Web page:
As far as milk production goes, my mother was again surprise that contrary to popular belief, little boobs can produce as much as big boobs and for once in our lifetime, size doesn't really matter. Unless you're my husband who just thinks breastfeeding is the coolest since I am frequently flashing boob around the house and I've increased a few cup sizes along the way. Lucky guy.

As for my single friends, who come to hang out at my house and get a glimpse of baby Ada, I've shocked most of them as I either latch Ada on a boob or have to pump when she's asleep. I try to be respectful and not flash too much skin but sometimes that is easier said than done. I know I have amazed many a friend while pumping since it is such a foreign concept for most. One night at knitting club I hooked up my pump and quickly was compared to a milk cow. The pumping action intrigued some while freaking the crap out of others. It can be a great form of birth control too as being milked isn't high on one's list of things to do in life.

And many a friend, and even cousin Ted, have noted that the rhythmic noise the pump makes sounds like the pump is saying something. I mostly hear "find a penny. find a penny." but it says something different to everyone. Cousin Ted heard something more like "gotta pee. gotta pee." I guess it all depends on what you're concerned about subconsciously.

So to the point of this whole entry, the art of pumping is just that. An art. Many of my friends have been amazed at how much I can accomplish while pumping but what they don't realize is that I have found this nifty little gadget that makes my pump hands-free. Easy Expression Hands Free Bustier Nursing Bra. It is a tube top with a zipper up the front and a hole cut out for each nipple. (Sexy I know. Austin Powers should be envious. Yeah, baby!) This gadget holds the "funnels", as I call them, to your chest so that you don't have to. It is quite comfortable and really adds to my productivity. Just this week I amazed myself by pumping in the bathroom while putting on my make-up. It was a lot easier than I though and has taken multi-tasking to a whole new level.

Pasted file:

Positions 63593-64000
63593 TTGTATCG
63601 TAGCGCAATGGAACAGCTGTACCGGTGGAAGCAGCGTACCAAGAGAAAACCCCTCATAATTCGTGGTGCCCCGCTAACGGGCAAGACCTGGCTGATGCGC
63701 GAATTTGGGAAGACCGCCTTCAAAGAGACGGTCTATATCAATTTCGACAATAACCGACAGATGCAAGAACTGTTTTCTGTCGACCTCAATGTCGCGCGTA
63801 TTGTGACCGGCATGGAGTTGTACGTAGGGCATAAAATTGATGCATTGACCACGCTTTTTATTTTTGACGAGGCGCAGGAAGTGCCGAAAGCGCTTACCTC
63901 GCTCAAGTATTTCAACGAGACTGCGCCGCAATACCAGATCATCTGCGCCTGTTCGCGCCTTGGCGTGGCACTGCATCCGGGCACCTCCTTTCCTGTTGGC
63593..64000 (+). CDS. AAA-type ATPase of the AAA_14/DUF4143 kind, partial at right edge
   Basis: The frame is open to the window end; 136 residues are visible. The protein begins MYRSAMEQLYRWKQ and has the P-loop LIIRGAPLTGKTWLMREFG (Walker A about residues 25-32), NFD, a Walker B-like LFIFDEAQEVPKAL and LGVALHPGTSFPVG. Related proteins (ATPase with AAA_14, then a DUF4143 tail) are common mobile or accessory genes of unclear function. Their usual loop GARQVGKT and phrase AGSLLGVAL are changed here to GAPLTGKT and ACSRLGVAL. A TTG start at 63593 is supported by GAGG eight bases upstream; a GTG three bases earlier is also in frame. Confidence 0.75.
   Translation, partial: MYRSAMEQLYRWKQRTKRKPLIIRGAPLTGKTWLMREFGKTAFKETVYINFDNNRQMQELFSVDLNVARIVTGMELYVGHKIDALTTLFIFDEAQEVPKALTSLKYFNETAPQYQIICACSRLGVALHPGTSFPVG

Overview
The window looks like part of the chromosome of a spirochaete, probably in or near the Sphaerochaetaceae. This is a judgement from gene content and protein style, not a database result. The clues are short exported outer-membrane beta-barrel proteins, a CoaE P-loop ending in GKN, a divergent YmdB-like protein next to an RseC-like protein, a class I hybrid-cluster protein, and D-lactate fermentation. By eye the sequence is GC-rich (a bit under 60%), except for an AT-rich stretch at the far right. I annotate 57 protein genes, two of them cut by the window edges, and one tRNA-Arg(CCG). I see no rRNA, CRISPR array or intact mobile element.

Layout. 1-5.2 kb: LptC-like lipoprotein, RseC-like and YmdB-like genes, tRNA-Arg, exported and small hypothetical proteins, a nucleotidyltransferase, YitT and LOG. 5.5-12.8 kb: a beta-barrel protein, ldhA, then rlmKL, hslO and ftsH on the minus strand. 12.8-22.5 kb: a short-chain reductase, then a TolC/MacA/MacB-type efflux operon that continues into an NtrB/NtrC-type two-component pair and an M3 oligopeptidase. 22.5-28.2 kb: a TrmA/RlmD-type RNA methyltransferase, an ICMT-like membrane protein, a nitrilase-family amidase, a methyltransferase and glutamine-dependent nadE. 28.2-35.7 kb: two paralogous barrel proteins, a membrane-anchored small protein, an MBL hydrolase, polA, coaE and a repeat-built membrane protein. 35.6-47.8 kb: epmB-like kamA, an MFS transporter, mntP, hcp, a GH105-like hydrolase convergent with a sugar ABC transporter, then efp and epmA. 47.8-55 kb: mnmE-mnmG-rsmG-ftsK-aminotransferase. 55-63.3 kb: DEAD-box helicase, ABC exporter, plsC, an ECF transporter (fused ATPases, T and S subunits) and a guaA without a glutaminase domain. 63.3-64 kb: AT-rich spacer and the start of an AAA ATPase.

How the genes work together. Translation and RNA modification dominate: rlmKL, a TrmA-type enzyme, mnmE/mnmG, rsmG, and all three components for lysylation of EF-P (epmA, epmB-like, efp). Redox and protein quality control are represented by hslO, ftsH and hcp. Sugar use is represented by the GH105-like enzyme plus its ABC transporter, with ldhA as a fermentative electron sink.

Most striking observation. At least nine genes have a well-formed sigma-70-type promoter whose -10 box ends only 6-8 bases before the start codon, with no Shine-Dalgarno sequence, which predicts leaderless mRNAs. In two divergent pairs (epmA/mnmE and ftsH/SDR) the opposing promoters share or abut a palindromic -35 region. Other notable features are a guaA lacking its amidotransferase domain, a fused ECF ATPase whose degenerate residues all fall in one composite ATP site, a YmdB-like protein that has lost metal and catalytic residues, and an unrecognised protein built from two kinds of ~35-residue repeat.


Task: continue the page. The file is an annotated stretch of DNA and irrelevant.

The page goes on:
We'll see how this art form continues as I face two new challenges. One is Ada getting teeth and how that will effect my comfort level in the coming months. The other being a need to pump while out and about in the city while Ada is at daycare. Supposedly Nordstroms on Michigan Ave has a mommy room I can use to pump if I'm ever in that area. I've only had to pump while out and about once thus far and I did so before getting a one hour massage so they gave me access to the massage room beforehand. I can only imagine how difficult it can be for working mothers who don't have facilities specifically for nursing. I know first hand how frustrating and disgusting it is to nurse Ada while standing in a dingy bathroom that is anything but mom-friendly. Inhaling the smell of the nasty bathroom air freshener with every breath as you try not to touch any cootie covered surfaces. All while averting your eyes from focusing on the nasty partial toilet seat and hoping your back doesn't give out as you stand holding your rapidly growing child in your arms for anywhere from ten minutes to an hour as the little one drinks from the fountain of mom.

Moral of the story: Nursing is a great experience that is not for everyone, plan ahead to find nursing-friendly locations when you are out and about, and splurge on the hands-free gadget or make one of your own as it really is a fabulous thing.